Revolutionary Suicide: Risking Everything to Transform Society and Live Fully

We need to commit revolutionary suicide. By this I mean not the killing of our bodies but the destruction of our attachments to security, status, wealth, and power. These attachments prevent us from becoming spiritually and politically alive. They prevent us from changing the violent structure of the society in which we live. When Huey Percy Newton, the cofounder of the Black Panther Party, called us to “revolutionary suicide,” it appears that he was making the same appeal as Jesus of Nazareth, who admonished, “Those who seek to save their lives will lose them, and those who lose their lives for the sake of [the planet] will save them.” Essentially, both movement founders are saying the same thing. Salvation is not an individual matter.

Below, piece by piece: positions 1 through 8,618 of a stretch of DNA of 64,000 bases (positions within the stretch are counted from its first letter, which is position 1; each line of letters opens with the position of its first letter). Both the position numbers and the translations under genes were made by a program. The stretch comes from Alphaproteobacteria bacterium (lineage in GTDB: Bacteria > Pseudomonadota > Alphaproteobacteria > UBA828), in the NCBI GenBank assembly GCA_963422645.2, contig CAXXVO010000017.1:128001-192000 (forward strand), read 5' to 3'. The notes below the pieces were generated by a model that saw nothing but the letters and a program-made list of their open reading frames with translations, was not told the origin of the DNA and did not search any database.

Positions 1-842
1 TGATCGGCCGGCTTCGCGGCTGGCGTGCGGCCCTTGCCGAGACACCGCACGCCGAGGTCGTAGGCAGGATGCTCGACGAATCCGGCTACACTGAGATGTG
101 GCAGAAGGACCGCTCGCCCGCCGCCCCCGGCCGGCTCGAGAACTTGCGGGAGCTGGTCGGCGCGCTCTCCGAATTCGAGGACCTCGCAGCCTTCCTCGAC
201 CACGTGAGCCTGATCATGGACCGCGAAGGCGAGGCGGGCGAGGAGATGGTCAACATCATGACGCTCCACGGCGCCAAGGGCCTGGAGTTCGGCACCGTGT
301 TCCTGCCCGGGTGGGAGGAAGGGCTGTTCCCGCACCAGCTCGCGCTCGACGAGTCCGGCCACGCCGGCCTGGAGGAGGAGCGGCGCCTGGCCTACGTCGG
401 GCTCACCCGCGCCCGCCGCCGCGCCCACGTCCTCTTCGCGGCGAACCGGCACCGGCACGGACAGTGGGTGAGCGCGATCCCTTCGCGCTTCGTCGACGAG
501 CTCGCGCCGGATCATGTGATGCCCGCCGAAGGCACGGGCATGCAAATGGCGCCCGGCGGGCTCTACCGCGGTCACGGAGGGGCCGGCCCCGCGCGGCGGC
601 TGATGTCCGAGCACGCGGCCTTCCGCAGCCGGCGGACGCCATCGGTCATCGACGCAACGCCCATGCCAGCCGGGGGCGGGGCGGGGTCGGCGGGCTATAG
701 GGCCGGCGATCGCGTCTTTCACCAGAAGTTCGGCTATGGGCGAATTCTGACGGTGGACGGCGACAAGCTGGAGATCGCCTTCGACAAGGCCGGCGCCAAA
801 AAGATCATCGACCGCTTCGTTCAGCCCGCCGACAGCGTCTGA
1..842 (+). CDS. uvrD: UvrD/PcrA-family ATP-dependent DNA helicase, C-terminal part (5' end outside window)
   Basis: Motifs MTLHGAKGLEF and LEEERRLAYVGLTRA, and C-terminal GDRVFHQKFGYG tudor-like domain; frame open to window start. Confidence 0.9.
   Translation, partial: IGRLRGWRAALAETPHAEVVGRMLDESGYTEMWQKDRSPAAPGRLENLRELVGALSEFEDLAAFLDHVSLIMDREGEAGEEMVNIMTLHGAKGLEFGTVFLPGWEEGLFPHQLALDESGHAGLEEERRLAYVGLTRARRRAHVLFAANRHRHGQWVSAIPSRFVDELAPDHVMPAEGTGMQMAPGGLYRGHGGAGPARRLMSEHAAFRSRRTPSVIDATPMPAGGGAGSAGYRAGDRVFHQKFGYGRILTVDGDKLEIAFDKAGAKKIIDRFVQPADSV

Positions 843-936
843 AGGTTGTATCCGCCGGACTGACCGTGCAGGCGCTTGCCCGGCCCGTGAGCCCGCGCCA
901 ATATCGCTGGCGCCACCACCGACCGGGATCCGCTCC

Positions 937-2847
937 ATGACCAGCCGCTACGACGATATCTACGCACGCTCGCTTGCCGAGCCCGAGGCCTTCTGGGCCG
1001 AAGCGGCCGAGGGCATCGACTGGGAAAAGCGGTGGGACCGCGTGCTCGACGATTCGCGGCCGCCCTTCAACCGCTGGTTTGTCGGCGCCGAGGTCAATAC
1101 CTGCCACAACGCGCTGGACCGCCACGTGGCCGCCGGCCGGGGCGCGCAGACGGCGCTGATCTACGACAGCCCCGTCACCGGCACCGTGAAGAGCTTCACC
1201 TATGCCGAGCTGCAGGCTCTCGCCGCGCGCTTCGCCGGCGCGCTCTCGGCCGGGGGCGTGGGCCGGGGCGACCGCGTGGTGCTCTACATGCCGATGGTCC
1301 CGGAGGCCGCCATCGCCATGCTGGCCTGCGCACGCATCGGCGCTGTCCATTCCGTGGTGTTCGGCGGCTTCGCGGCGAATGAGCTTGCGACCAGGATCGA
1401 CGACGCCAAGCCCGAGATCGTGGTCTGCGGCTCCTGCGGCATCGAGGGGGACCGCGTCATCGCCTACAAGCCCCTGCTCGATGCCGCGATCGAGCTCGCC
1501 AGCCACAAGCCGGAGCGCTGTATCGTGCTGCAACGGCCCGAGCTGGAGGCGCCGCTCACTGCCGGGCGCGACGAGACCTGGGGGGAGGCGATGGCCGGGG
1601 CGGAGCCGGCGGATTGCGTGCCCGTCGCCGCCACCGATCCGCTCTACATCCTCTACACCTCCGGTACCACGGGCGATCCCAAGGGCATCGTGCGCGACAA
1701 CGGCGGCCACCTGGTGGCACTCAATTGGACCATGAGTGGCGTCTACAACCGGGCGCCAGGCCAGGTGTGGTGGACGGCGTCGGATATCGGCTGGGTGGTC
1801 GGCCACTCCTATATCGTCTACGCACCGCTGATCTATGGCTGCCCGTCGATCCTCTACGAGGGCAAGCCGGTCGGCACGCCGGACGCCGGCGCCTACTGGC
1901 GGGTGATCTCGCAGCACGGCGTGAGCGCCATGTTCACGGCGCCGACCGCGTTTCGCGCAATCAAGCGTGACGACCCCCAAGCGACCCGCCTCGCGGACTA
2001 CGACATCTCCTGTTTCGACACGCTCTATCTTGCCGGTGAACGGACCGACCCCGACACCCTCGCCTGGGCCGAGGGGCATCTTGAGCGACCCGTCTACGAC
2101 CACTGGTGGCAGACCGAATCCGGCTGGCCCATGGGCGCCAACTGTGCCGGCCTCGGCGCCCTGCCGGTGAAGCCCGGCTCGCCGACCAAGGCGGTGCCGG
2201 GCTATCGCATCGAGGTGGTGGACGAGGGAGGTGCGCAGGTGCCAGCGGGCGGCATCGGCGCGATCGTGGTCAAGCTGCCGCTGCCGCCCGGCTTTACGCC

Crucifixion and the Blues

Some say the crucifixion is abhorrent—too bloody, too brutal, too cruel to contemplate. We have to shield our eyes and look away or—as in Mel Gibson’s blockbuster movie The Passion of the Christ, stare fascinated through our fingers at the spectacle. In either case, we avoid reckoning with the real power of the crucifixion, which is a blues power, a truth-telling power that not only holds a mirror up to the blood, the brutality, the cruelty that is our daily fare, but also opens up a way out of the carnage.

The Master’s Mehserle Can Never Dismantle the Master’s House

The emphasis on the conviction and sentencing of Johannes Mehserle, the BART police officer who shot and killed Oscar Grant, an unarmed black man, in Oakland on New Year's morning, 2009, is actively preventing us from addressing the real systemic sickness that led to this death and many millions gone.